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Inca Jungle Trek The Most Adventurous Experience

Inca Jungle Trek to Machu Picchu: The Most Adventurous Experience


What is the Inca Jungle Trail to Machu Picchu?

There’s a lot more than just a journey through the Peruvian jungle on the four-day Inca Jungle Trek to Machu Picchu. The tropical trek includes a lot of exciting activities that go beyond hiking. On the way to Machu Picchu on the Jungle Trek, you do all of the following things:


Downhill mountain biking.

Whitewater rafting,

Hiking along the Inca trail.



Since it opened almost ten years ago, this Machu Picchu Jungle Trail has become more and more popular. I  it is now the second most popular way to get to Machu Picchu, after the well-known Inca Trail. We can see the point now. The Jungle Trek to Machu Picchu is a great thing to do.


The Inca Jungle Trek first will be caught your attention because it is an exciting trip. One of the best things about taking the Jungle Trail to Machu Picchu might be how cheap it is. The Jungle Trek isn’t just one of the most fun ways to get to Machu Picchu. It’s also a cheap way to get to Machu Picchu. Prices for the Inca Jungle Trek are surprisingly low.


But I digress. If you want to go to Machu Picchu on a budget and still have a lot of fun, we recommend taking the Jungle Trail to Machu Picchu instead of the famous Inca Trail.


How Long Does the Inca Jungle Trail Last?

Most trekking companies offer the Inca Jungle trek over 4 days and 3 nights, but the trek can also be done Inca Jungle trek 3 days / 2 nights


On the Inca Jungle Trail, where do you sleep?

On the Inca jungle trek, most people stay in a hostel or a home-stay. Most of the hostels in the towns along the way are very simple, but there are a few nice ones.


You will have access to electricity and running water most of the time (even if it is not always hot). You will stay in a hotel in Aguas Calientes on the last night.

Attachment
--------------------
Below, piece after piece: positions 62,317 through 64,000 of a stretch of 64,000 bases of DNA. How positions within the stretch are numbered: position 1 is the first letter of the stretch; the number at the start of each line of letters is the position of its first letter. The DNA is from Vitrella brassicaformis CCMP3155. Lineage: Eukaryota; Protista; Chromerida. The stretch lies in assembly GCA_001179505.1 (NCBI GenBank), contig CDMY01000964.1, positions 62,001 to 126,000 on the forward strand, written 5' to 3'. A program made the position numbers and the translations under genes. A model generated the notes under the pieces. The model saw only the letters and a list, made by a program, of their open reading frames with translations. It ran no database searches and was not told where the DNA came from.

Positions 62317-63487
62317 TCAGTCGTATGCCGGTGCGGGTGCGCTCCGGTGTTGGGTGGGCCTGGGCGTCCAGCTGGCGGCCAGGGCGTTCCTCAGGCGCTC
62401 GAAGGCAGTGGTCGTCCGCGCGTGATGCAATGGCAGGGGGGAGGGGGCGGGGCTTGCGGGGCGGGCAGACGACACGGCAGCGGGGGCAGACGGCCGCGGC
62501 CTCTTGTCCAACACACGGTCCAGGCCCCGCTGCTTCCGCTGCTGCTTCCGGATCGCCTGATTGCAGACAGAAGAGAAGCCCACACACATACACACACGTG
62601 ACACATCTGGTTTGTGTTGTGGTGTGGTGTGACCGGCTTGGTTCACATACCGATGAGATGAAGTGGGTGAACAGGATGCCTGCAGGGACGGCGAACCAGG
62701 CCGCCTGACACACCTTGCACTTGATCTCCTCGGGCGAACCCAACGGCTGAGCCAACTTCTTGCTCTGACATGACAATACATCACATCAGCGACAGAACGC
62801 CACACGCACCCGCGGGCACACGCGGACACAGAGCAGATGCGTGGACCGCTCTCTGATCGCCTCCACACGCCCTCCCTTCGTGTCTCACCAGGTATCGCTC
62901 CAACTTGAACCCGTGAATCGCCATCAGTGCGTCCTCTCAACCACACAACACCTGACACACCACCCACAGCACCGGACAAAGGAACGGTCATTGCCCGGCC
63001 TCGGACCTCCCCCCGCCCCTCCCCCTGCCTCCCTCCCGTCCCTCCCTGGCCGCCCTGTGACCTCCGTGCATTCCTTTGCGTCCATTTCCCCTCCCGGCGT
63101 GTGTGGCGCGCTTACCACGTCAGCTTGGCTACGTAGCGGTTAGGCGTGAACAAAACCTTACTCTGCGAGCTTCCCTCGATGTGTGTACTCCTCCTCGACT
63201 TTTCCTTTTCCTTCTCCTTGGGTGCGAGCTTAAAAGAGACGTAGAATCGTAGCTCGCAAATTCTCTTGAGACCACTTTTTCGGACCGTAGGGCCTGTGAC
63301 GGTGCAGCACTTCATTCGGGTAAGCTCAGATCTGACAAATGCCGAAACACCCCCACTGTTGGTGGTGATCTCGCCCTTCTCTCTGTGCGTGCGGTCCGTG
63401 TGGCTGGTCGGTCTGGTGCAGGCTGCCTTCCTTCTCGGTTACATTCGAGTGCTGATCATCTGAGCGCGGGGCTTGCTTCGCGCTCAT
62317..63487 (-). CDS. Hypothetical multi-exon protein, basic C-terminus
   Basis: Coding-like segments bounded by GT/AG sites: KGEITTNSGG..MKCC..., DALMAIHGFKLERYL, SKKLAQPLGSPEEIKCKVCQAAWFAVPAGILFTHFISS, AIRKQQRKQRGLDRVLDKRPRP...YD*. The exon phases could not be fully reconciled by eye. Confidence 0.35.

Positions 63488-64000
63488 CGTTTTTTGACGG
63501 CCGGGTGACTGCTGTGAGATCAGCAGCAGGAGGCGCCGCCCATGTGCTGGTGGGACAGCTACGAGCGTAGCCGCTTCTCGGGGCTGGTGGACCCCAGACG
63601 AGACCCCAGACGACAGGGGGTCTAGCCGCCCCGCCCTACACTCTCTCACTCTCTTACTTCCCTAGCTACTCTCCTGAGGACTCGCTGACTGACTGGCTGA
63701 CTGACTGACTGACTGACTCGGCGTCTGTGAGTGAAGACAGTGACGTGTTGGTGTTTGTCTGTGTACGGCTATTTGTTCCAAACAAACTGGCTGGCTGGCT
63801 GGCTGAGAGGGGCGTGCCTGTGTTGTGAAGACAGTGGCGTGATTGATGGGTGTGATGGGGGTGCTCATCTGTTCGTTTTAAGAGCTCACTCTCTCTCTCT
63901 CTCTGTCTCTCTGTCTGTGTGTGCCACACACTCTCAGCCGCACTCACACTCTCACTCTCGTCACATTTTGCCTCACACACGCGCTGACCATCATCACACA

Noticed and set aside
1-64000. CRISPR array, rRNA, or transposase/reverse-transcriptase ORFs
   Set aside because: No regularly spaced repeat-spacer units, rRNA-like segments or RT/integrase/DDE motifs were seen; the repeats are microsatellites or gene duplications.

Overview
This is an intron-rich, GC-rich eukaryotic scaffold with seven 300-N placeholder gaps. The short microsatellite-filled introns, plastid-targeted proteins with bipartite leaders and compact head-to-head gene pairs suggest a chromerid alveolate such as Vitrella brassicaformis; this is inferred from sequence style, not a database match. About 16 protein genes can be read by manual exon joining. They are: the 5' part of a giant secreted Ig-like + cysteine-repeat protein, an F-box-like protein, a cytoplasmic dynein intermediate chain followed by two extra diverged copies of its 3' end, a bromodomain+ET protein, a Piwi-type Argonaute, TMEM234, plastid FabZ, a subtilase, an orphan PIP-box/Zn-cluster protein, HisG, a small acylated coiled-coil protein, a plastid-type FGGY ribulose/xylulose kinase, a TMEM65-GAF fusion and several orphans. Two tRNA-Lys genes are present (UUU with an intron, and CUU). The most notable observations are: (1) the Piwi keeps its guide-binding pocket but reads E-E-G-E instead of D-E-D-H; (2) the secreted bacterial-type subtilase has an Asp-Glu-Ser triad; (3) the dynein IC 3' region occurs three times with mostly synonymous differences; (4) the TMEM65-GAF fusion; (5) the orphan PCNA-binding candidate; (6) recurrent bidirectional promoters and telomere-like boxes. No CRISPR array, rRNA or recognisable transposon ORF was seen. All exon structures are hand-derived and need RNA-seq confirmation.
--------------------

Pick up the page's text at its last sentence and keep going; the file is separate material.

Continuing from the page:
Day 1: Cusco – Abra Malaga Pass – Santa Maria

The Inca Jungle trek starts with a 3- to 4-hour drive to the top of the impressive Abra Malaga Pass (4,316m or 14,160 ft). Most tour operators will either pick you up at your hotel in Cusco or ask you to meet them at their office. The time you leave varies, but you are usually on the road by 7:00 am.


From Cusco (3,400m/11,155ft), the road goes north and passes through the town of Chinchero before dropping into the Sacred Valley, where you can do some fun things during your trip. Here is where you’ll get your first look at the Urubamba Cordillera. Get ready to be amazed.


You will cross the Urubamba River into the same-named town and keep going to Ollantaytambo, which is 2,792m (9,160 ft) above sea level. Breakfast is served here for some tour groups. After eating, you’ll keep going up a very windy road until you reach the top of the Abra Malaga Pass.


The highest point of the trek is the Abra Malaga Pass, which is 4,316m (14,160ft) high and has great views down into the highlands (see pics below). At the top of the pass, you’ll get off the bus and get ready for one of the most thrilling bike rides of your life. From the top of Malaga Pass all the way to the endpoint, the path is all downhill. A staggering drop of 4,316m (14,160ft) to 1,196m (3,924ft) and a distance of just under 60km (37.3 miles). Most people take between four and five hours to bike this section.



Inca Jungle trek to Machu Picchu/ Biking

Even so, the ride is not very hard. Most of the time, you can ride without pedaling, and you’ll use the brakes more than the pedals. But the road can be dangerous because it has a lot of turns, so please be careful. There are many blind turns on the winding road. Cars are few and far between (which is good), but they drive like crazy!


Make sure your tour company gives you high-visibility vests, good mountain bikes, and safety gear. You need a full-cover helmet, and you should also be given body gear. The second one might be too much for some, but it’s better to be safe.


A backup car usually drives in front of you on these bike rides, which is a nice touch. You can hop in the car if you get tired or want to stop.


On the way, you’ll stop for lunch, and you’ll get to Santa Maria (1,196m or 3,924 ft) in the middle to late afternoon. If you have time and it’s the right time of year (usually between October and April), you can go river rafting.


River rafting is an extra that some tour companies offer as an add-on, and it is sometimes charged for separately. Each person will pay about US$50. You will spend the night in Santa Maria after your bike tour. Your stay is usually set up through a local hostel, so don’t expect anything fancy when you get there.